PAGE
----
AMERICAN INSTITUTE OF INDIAN STUDIES
Fellowship Competition 2020-2021
Deadline: 1 July 2019
The AMERICAN INSTITUTE OF INDIAN STUDIES is a non-profit consortium of eighty-six American colleges and universities that supports the advancement of knowledge and understanding of India, its people, and culture. AIIS welcomes applicants from a wide variety of disciplines. In addition to applicants in the Humanities and Social Sciences AIIS encourages applicants in fields such as Development Studies, Natural Resources Management, Public Health, and Regional Planning.
Applications to conduct research in India may be made in the following categories:
Junior Research Fellowships . Available to doctoral candidates at U.S. universities in all fields of study. Junior Research Fellowships are specifically designed to enable doctoral candidates to pursue their dissertation research in India. Junior Research Fellows establish formal affiliation with Indian universities and Indian research supervisors. Awards are available for up to eleven months.
Senior Research Fellowships . Available to scholars who hold the Ph.D. or its equivalent. Senior Fellowships are designed to enable scholars in all disciplines who specialize in South Asia to pursue further research in India. Senior Fellows establish formal affiliation with an Indian institution. Short-term awards are available for up to four months. Long-term awards are available for six to nine months. A limited number of humanists will be granted fellowships paid in dollars funded by the National Endowment for the Humanities. Senior scholars may also apply for an AIIS/Ashoka University Research and Teaching Fellowship.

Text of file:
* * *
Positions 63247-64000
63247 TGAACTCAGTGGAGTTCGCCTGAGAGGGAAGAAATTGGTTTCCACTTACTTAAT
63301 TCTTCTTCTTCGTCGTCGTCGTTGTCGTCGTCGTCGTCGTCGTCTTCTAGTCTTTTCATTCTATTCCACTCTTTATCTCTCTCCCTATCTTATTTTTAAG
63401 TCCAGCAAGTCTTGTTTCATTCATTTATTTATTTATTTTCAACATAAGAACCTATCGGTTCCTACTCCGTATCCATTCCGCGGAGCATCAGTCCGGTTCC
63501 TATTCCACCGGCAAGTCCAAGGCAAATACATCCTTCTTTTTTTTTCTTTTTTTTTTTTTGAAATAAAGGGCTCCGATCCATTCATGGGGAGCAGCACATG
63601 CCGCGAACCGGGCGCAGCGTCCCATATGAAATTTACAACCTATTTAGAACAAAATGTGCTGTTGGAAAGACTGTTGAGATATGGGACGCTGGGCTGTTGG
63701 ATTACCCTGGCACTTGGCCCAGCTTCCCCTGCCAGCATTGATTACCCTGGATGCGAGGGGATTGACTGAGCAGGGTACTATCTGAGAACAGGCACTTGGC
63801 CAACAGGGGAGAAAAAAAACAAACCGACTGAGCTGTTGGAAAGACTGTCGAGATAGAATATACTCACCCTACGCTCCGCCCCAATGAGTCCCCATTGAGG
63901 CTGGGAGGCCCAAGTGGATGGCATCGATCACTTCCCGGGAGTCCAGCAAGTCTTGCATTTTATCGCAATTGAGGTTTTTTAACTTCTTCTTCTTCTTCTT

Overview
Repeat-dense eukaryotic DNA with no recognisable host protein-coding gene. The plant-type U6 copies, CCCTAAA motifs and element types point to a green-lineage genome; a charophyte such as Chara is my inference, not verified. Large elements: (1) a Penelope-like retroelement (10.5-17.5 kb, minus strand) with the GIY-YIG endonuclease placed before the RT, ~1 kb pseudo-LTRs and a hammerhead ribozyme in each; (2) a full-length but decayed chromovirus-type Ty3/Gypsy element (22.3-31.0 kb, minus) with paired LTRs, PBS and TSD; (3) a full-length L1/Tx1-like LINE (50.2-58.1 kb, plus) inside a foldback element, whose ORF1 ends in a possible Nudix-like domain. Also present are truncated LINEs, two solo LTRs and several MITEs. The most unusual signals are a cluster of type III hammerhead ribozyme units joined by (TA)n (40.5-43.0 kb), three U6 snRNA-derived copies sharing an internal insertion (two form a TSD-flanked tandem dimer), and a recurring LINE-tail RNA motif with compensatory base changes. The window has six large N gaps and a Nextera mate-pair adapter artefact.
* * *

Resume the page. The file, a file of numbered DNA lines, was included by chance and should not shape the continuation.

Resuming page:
Senior Scholarly/Professional Development Fellowships . Available to established scholars who have not previously specialized in Indian studies and to established professionals who have not previously worked or studied in India. Senior Scholarly/Professional Development Fellows are formally affiliated with an Indian institution. Awards are for periods of six to nine months.
Senior Performing and Creative Arts Fellowships . Available to accomplished practitioners of the performing arts of India and creative artists who demonstrate that study in India would enhance their skills, develop their capabilities to teach or perform in the U.S., enhance American involvement with India’s artistic traditions, and strengthen their links with peers in India. Awards will normally be for periods of up to four months, although proposals for periods of up to nine months can be considered.
For more information please contact the American Institute of Indian Studies.
Recognizing Excellence in Practitioner Anthropology
THE 2019 PRAXIS AWARD COMPETITION